Dilruwan Perera looking at the dressing room    AFP
Dilruwan Perera looking at the dressing room AFP

Sri Lanka batsman Dilruwan Perera today courted controversy when it appeared that he may have sought dressing room help for taking a DRS review call even as Sri Lanka Cricket outrightly rejected the assumptions.

Perera was adjudged LBW off Mohammed Shami by on-field umpire Nigel Llong in the last ball of the 57th over when he was struck on the backfoot by an in-dipper.

After having an eye-contact with his partner Rangana Herath, Perera started walking towards the pavilion but turned and asked for a review after looking at the dressing room.

Coming to the defence of the batsman, SLC claimed that confusion regarding availability of referral delayed Perera’s decision.

“Contrary to the assumptions made, there was no “message from the dressing room” involved in the requested review,” SLC said in a statement.

“Having mistakenly assumed that Sri Lanka were out of reviews, Dilruwan Perera had turned to leave the field when he heard Rangana Herath inquire from the on-field umpire Nigel Long if Sri Lanka have any reviews left, to which Mr Long answered in the affirmative. It was then that Dilruwan requested the review,” the statement added.

“We wish to place on record that every single Sri Lankan player and official is not only strongly respectful and bounden to uphold the rules and regulations of the ICC, but plays their game of cricket under the ethics and principles of true sportsmanship and the Spirit of Cricket.”

Australia skipper Steve Smith had also attracted a similar controversy this year in March when during the India- Australia Test match in Bengaluru he sought dressing room help for taking a DRS call.

Smith had later blamed it on a ‘brain-fade’ moment.

While the Indian team did not react, former India cricketer Sanjay Manjrekar opined that there was nothing wrong in taking help from the dressing room and rules should be changed for the sake of correct decisions.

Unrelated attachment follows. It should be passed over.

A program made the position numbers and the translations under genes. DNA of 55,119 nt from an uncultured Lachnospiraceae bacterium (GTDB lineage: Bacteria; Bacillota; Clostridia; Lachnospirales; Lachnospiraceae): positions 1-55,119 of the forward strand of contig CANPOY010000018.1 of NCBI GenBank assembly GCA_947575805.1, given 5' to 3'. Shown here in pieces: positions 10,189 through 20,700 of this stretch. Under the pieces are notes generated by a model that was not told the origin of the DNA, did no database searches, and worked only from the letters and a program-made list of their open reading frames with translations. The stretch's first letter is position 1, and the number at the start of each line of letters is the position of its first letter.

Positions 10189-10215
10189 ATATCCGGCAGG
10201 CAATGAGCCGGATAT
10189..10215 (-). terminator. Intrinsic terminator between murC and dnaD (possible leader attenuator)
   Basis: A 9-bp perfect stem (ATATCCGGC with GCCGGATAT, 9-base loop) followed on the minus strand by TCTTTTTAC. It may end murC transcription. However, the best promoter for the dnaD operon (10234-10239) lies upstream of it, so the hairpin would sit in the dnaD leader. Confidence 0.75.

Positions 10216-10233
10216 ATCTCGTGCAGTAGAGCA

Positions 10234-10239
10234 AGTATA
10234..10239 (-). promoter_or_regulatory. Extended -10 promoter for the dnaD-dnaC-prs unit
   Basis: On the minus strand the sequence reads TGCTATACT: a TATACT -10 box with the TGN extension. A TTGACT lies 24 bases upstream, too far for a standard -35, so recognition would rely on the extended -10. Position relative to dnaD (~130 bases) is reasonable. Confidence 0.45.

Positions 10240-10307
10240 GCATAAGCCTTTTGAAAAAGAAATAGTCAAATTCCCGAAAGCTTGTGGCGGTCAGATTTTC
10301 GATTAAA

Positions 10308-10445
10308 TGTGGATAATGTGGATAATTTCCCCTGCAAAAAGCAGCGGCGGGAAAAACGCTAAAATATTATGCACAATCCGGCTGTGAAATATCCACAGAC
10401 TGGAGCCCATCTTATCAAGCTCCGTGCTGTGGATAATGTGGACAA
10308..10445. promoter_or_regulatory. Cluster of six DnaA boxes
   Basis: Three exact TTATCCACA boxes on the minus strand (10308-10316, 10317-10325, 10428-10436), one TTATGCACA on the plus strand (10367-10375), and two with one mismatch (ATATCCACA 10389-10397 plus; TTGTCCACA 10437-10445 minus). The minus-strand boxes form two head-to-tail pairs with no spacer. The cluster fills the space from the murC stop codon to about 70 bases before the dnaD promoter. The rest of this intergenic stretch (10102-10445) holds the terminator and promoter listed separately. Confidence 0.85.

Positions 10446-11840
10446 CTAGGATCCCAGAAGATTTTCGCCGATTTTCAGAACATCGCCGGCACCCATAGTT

India paceman Bhuvneshwar Kumar said they avoided any reactions since the officials also did not say anything.

“We didn’t pay much of attention as we were busy in celebrating. Then we saw it on the replay but no one commented as nothing was official about it. If we said ‘they made a mistake’ but match referee thought otherwise then it would have been wrong on our part. Any opposite comment is wrong till it’s clear,” Bhuvneshwar said after day’s play.

Manjrekar said rules should be “fair” and equal for both fielding and batting side.

“I feel rules need to be looked at and if needed, they should be changed. If you are a batting side and within 15 seconds, a batsman wants to look towards dressing room to get some clue, that shouldn’t be big a deal.

“A fielding side has 11 players and they can have a word with each other before going for a review. Rules should be fair for both teams,” Majrekar insisted.

The former cricketer called on games’s world governing body to ponder over the issue.

“The whole idea is to get as many decisions right as possible. Currently it’s (batsmen looking at dressing room for clue) not allowed but they (ICC) should look at it,” he said.

Sri Lankan batsman Rangana Herath, who was at the non- striker’s end, defended his partner.

“I was asking for review to umpire Nigel Llong, maybe Dilruwan also heard that and after that he asked for it. I did not call him back, I was asking for a review, that’s all,” the 39-year-old said.

Asked whether Perera sought assistance from dressing room, the senior-most Sri Lankan cricketer said, “I did not see anything. As I said, I was looking at Llong.”

Former Black Caps pacer Simon Doull however lambasted Perera, questioning the manner in which DRS call was taken.

“I don’t like the fact that he looked at the dressing room, it is really not my concern whether he got any signal.

As soon as he walked back to dressing room there should have been no review as he has no right. He conceded it the moment he walked back. Once you turn and go I think you are going to be under suspicion,” he said.

Former Sri Lankan batsman and now a commentator Russel Arnold termed it an instinctive decision.

“We want the game to move on, yes there are emotions involved. But if you have a 15 second time it would be reasonable to make that call. It boils down to common sense which will prevail,” Arnold said.

According the ICC Standard Test Match Playing Conditions for 2016-17, the umpires may decline a review if they believe the fielding captain or batsman has received any outside input.